Second 'Bridging the Gap' forum draws large crowd
More than 100 people turned out Tuesday night at a public forum to get input about the Pinellas County School District's plan to close the achievement gap.
The gathering, held at Boca Ciega High School in Gulfport, was the second of four scheduled by the school district. Superintendent Mike Grego first unveiled the "Bridging the Gap" plan in 2013, but district officials have updated it, as well as the district's overall strategic plan.
Bridging the Gap includes five areas in which the district wants to close the gap between black students and their classmates. Those include: graduation rates; grade-level proficiency on state exams; participation and performance in accelerated classes; disciplinary infractions; and eligibility for special education programs. (In the last two categories, black students are overrepresented.)
Grego told the audience Tuesday that the school district is in "problem-solving mode." He asked participants to write their comments and suggestions on sticky notes and attach them to posters related to the categories of the plan. Many of the comments collected were lengthy. Some were simple: "Make learning fun."
One sticky read: "Are school counselors/teachers receiving training to minimize their bias? Often teachers and counselors don't think minority students are capable."
Another said: "Get parents as excited about their child's educational experience as they are about participation in sports."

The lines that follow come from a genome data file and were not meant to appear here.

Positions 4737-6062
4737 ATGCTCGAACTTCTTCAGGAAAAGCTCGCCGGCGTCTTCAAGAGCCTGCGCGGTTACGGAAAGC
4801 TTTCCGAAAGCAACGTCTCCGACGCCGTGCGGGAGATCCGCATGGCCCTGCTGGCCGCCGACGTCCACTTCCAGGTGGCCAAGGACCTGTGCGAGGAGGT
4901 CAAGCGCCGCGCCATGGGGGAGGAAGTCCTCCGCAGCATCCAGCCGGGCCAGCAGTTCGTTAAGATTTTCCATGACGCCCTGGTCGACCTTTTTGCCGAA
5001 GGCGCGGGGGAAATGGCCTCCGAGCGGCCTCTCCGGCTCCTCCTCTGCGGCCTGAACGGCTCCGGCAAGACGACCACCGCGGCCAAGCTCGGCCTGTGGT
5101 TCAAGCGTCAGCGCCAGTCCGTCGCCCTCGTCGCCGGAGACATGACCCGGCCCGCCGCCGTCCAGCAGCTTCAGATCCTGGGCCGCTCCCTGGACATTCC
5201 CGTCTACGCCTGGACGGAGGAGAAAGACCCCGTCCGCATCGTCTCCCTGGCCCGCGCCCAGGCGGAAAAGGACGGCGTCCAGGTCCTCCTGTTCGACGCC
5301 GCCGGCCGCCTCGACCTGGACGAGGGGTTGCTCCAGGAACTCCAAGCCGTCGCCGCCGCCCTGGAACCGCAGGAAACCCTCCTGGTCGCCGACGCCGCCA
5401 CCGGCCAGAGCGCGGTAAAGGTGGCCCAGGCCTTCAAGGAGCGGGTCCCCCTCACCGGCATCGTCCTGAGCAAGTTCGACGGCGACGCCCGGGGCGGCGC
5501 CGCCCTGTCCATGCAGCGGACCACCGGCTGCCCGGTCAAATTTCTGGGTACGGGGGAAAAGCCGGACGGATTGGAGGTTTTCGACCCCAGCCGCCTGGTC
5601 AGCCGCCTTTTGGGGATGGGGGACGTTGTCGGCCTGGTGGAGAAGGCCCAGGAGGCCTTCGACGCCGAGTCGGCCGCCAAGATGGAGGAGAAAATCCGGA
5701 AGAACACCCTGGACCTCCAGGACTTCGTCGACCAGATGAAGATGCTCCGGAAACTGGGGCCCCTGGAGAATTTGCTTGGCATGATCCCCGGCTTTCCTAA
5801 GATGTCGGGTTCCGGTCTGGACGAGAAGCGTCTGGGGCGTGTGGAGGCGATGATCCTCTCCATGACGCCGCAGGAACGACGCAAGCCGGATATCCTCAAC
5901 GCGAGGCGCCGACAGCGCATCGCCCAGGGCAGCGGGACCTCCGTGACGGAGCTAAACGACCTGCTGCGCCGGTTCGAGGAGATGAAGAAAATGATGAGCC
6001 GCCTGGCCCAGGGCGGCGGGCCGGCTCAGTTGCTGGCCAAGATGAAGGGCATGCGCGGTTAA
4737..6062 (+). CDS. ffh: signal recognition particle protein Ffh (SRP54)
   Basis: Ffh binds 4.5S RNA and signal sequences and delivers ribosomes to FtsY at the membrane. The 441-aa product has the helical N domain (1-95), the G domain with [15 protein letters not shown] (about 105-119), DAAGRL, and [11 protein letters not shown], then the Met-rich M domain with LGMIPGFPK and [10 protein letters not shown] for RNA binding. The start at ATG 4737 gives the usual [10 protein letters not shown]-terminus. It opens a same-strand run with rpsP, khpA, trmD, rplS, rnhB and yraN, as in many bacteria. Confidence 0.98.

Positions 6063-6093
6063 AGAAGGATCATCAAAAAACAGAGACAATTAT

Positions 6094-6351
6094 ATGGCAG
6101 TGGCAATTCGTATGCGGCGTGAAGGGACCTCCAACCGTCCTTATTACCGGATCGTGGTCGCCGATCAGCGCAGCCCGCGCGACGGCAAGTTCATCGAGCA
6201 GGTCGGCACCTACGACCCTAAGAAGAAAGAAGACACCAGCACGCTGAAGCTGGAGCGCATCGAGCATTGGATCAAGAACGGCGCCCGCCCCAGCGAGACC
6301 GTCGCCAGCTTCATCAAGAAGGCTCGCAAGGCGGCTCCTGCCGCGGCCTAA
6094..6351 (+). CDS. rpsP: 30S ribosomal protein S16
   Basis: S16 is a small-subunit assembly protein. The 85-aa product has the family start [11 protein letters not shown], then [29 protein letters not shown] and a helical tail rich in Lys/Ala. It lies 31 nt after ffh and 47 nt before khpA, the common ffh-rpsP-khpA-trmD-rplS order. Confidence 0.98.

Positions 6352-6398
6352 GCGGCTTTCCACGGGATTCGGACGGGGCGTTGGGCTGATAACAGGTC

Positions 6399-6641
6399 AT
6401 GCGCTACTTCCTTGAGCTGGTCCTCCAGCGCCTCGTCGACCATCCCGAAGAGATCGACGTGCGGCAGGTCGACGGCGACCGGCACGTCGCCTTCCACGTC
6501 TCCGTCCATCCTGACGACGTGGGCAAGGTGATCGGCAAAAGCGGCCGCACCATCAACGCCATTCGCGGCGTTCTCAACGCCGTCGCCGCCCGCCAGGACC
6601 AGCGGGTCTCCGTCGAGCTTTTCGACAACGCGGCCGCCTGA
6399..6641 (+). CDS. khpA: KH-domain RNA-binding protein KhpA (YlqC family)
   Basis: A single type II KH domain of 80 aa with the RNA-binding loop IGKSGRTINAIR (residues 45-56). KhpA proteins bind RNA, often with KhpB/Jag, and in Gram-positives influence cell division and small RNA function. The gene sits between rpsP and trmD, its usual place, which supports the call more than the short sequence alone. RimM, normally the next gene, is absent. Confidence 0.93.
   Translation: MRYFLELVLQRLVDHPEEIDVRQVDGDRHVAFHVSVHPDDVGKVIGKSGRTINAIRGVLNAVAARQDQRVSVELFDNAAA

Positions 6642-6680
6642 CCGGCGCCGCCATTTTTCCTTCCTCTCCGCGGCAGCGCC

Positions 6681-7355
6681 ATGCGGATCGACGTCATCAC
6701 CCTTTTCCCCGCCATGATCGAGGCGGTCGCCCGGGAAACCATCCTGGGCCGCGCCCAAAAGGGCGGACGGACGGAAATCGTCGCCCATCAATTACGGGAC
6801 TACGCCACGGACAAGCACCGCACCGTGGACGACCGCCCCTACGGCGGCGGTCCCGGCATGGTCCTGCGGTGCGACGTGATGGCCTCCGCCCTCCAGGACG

Another said: "We need to look at what's going on in the elementary and middle schools. Why can't they read when they enter high school? That's the biggest gap we need to bridge."
Still another read, in part: "Identifying professional development as the appropriate action step for so many of these rows is problematic for many reasons. It identifies teachers as the problem and the district as the cure. It downplays institutionalized racism."
District officials have two more scheduled meetings. They also have said that they plan to hold additional community meetings.
The lawyers for the plaintiffs in the 1964 federal desegregation case, Leon W. Bradley Jr. vs. Board of Public Instruction of Pinellas County, were frustrated that the school district scheduled the first four meetings without consulting community groups. Roger Plata, one of the lawyers, also has voiced concern that the first two meetings seemed to be largely attended by school employees.
Lisa Wolf, a spokeswoman for the school district, said that school groups were invited "by design" to get input from the people who work on the "front lines." Invitations were sent to about 30 schools for Tuesday's forum.